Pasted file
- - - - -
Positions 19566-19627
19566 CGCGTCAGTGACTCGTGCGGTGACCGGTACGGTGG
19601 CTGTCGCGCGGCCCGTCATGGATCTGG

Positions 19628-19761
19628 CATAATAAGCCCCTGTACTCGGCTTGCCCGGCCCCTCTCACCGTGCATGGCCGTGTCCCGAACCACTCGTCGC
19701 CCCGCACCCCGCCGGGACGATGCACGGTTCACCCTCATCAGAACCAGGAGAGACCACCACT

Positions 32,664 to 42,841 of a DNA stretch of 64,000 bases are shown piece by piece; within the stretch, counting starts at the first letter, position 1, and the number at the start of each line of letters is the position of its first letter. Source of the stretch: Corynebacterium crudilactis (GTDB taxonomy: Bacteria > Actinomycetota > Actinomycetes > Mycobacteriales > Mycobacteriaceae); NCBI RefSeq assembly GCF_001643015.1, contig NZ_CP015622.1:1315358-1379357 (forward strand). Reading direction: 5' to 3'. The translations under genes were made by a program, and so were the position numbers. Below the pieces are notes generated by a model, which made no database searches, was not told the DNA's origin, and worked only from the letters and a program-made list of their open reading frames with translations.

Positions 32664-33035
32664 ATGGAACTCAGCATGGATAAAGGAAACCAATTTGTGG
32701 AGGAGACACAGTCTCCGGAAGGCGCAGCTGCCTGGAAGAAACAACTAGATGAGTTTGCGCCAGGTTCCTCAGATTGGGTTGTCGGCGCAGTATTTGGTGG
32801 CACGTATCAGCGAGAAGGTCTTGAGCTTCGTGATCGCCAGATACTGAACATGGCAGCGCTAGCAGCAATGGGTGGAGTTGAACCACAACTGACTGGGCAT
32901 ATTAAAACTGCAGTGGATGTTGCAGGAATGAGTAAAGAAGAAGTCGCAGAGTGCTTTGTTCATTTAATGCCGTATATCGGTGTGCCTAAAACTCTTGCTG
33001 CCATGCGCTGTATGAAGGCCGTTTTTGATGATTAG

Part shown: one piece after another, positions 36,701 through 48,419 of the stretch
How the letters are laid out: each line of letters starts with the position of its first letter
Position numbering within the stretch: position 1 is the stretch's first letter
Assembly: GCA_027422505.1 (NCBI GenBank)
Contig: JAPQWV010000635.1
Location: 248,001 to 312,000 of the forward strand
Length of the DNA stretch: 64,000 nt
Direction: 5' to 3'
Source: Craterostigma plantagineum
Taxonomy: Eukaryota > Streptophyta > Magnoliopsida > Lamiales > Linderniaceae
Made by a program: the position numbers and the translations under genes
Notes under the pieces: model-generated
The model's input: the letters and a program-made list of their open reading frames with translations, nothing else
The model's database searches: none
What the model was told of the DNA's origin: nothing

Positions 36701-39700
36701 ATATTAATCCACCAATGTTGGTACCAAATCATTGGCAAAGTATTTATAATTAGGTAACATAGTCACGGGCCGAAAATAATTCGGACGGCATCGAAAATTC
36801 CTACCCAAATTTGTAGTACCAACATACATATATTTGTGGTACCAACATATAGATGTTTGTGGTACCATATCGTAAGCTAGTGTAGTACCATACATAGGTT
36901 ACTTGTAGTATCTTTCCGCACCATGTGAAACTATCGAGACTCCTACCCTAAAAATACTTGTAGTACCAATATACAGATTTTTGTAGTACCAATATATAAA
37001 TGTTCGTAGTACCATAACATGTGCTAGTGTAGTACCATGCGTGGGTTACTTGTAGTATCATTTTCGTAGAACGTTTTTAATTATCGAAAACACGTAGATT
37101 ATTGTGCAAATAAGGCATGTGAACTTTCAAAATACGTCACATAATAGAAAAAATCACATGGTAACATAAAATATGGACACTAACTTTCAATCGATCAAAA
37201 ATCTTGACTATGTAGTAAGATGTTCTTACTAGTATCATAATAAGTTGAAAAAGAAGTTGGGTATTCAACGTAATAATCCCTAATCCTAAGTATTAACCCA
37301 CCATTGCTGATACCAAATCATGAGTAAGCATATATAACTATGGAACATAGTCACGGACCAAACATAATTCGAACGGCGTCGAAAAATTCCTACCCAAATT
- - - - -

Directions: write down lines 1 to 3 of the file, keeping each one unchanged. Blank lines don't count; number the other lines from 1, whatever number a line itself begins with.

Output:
Positions 19566-19627
19566 CGCGTCAGTGACTCGTGCGGTGACCGGTACGGTGG
19601 CTGTCGCGCGGCCCGTCATGGATCTGG